Category Archives: Transportation

FAA Issues Proposed Regulations on the Commercial Use of Drones

By James Boyan, Esq.
jboyan@pashmanstein.com

On February 15, 2015, the Department of Transportation – Federal Aviation Administration (“FAA”) proposed a set of regulations that would allow drones to be used for commercial purposes.  The proposal would allow businesses to use small unmanned aircraft systems (i.e., drones) that weigh less than 55 pounds during daylight hours (i.e., official sunrise to official sunset, local time).

Under the proposed rules, the person actually flying the drone would be known as an “operator.”  To be certified as an operator, an individual would have to be at least 17 years old and pass an “initial aeronautical knowledge test” at an FAA-approved testing center.  The fee for obtaining an operator’s certificate will be approximately $200.  To maintain the certification, an operator will have to pass the FAA’s knowledge test every 24 months.  However, a drone operator would not be required to obtain any further certifications such as a pilot’s license.

The proposed regulations will require operators to maintain a “visual line of sight” of the drone at all times.  The rules would allow, but not require, and operator to work with a visual observer who would maintain constant visual contact with the aircraft.  However, the operator would still need to be able to see the drone at all time with unaided vision (except for corrective lenses).  A first-person view camera will not satisfy the line of sight requirement in the proposed regulations but a camera could be used as long as the sight requirement is otherwise satisfied.

The proposed regulations contain the following restrictions on the commercial use of drones:

  • The operator must discontinue flight when continuing to fly would pose a hazard to other aircraft, people or property;
  • A drone may not fly over people, except those directly involved with the flight;
  • Drone flights should be limited to 500 feet in altitude and no faster than 100 mph;
  • Operators must keep their drones out of airport flight paths and restricted airspace and obey any FAA temporary flight restrictions; and
  • Operators are not permitted to drop any objects from their drones.

The FAA’s proposed regulations will also require operators to:

  • Conduct a pre-flight inspection of the drone prior to each operation;
  • Report any accidents that result in injury or property damage to the FAA; and
  • Ensure that all drones have appropriate aircraft markings.

The FAA is also considering a separate set of rules for “micro-drones” (i.e., drones that weigh less than four pounds). Under those rules, operators would not have to pass any kind of test. Instead, they would only have to submit a written statement to the FAA certifying that they are familiar with basic aviation safety measures.

Businesses that currently use drones or plan to do so in the future should closely monitor the FAA’s proposed regulations.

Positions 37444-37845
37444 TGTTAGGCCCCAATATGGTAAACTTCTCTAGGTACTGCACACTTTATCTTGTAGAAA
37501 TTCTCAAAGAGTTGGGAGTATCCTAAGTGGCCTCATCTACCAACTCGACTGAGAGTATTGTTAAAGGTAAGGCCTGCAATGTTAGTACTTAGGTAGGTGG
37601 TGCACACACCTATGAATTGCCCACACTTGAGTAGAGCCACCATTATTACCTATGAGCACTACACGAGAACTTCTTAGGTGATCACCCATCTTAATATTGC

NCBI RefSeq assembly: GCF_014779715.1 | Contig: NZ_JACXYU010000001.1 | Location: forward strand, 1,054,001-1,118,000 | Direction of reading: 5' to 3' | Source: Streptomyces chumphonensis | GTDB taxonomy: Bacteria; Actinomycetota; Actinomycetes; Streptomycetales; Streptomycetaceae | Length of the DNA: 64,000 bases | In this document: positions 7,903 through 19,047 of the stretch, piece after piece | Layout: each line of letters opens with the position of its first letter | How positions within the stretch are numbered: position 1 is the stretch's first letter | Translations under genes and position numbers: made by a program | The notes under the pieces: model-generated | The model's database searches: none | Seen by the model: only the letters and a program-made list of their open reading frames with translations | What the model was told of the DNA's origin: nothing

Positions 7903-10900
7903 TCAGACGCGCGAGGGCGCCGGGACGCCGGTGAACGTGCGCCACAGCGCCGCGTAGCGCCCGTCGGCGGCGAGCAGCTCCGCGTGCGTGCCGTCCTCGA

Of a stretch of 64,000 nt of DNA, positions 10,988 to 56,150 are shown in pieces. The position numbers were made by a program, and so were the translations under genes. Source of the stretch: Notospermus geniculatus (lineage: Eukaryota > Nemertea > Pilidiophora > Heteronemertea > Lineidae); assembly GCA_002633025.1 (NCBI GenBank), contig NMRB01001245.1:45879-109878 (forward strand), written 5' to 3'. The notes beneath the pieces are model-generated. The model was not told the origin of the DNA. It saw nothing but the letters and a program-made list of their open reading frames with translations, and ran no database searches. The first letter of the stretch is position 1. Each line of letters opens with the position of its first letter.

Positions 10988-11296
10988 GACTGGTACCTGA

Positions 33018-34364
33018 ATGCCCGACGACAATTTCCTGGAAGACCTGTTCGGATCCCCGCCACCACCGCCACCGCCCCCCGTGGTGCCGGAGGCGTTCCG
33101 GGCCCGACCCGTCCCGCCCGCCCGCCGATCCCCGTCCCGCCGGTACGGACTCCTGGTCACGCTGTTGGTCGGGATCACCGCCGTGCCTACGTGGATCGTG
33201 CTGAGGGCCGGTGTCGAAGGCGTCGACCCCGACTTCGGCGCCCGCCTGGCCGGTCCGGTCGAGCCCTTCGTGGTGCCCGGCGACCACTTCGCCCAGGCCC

New York Law Could Impose Personal Liability for Misclassifying Drivers as Independent Contractors

By Sean Mack, Esq.
smack@pashmanstein.com

On January 10, 2014, New York enacted the Commercial Goods Transportation Industry Fair Play Act.  The Act amends New York’s labor law to create a presumption that operators of commercial motor vehicles (defined as vehicles in excess of 10,000 lbs under N.Y. Transportation Laws) are employees, unless the employer can demonstrate that the operator can satisfy either the “separate business entity test” or the “independent contractor test.”

The “Separate Business Entity Test” requires the trucking company to demonstrate that the operator is a separate business entity (e.g., a corporation, partnership, LLC or sole proprietorship) and compliance with each of 11 factors: (1) the business entity is performing the service free from the direction or control over the means and  manner of providing the  service, subject  only  to  the  right  of  the  commercial goods transportation contractor for whom the service  is  provided  to  specify  the  desired result or federal rule or regulation; (2) the business entity is not subject to cancellation or destruction upon severance of the relationship with the commercial goods transportation contractor; (3) the business entity has a substantial investment of capital in the business entity, including but not limited to ordinary tools and  equipment; (4) the business entity owns or leases the capital goods and gains the profits and bears the losses of the business entity; (5) the business entity has an option to make its services available to the general public or the business community on a continuing basis; (6) the business entity includes services rendered on a federal income tax schedule as an independent business or profession; (7) the business entity performs services for the commercial goods transportation contractor pursuant to a written contract,  under  the business entity’s name, specifying their relationship to be as independent contractors or separate business entities; (8) when the services being provided require a license or permit, the business entity pays for the license or permit in the business entity’s name  or, where permitted by law, pays for reasonable use of the commercial goods transportation contractor’s license or permit; (9) if necessary, the business entity hires its own employees, subject to applicable qualification requirements or federal or state laws, rules or regulations, pays the employees  without reimbursement from the commercial  good  transportation contractor and reports the employees’ income to the internal revenue service; (10) the commercial goods transportation contractor does not require that the business entity be represented as an employee of the commercial goods transportation contractor to its customers; and (11) the business entity has the right to perform similar services for others on whatever basis and whenever it chooses.